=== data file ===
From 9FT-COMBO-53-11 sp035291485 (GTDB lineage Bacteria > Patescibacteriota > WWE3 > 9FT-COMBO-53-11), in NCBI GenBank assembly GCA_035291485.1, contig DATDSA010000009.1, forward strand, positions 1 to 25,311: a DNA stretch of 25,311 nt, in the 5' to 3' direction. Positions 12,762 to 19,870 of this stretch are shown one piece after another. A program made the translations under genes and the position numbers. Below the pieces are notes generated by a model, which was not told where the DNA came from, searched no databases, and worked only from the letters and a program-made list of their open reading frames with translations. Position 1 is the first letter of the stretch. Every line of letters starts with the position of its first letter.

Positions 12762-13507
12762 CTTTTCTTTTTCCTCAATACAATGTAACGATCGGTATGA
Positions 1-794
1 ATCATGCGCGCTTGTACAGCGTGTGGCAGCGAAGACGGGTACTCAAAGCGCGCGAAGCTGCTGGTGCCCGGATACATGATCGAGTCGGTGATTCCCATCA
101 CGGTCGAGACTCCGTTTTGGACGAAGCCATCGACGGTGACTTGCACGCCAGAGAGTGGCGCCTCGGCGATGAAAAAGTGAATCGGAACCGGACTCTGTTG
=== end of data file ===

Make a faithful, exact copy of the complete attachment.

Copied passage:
From 9FT-COMBO-53-11 sp035291485 (GTDB lineage Bacteria > Patescibacteriota > WWE3 > 9FT-COMBO-53-11), in NCBI GenBank assembly GCA_035291485.1, contig DATDSA010000009.1, forward strand, positions 1 to 25,311: a DNA stretch of 25,311 nt, in the 5' to 3' direction. Positions 12,762 to 19,870 of this stretch are shown one piece after another. A program made the translations under genes and the position numbers. Below the pieces are notes generated by a model, which was not told where the DNA came from, searched no databases, and worked only from the letters and a program-made list of their open reading frames with translations. Position 1 is the first letter of the stretch. Every line of letters starts with the position of its first letter.

Positions 12762-13507
12762 CTTTTCTTTTTCCTCAATACAATGTAACGATCGGTATGA
Positions 1-794
1 ATCATGCGCGCTTGTACAGCGTGTGGCAGCGAAGACGGGTACTCAAAGCGCGCGAAGCTGCTGGTGCCCGGATACATGATCGAGTCGGTGATTCCCATCA
101 CGGTCGAGACTCCGTTTTGGACGAAGCCATCGACGGTGACTTGCACGCCAGAGAGTGGCGCCTCGGCGATGAAAAAGTGAATCGGAACCGGACTCTGTTG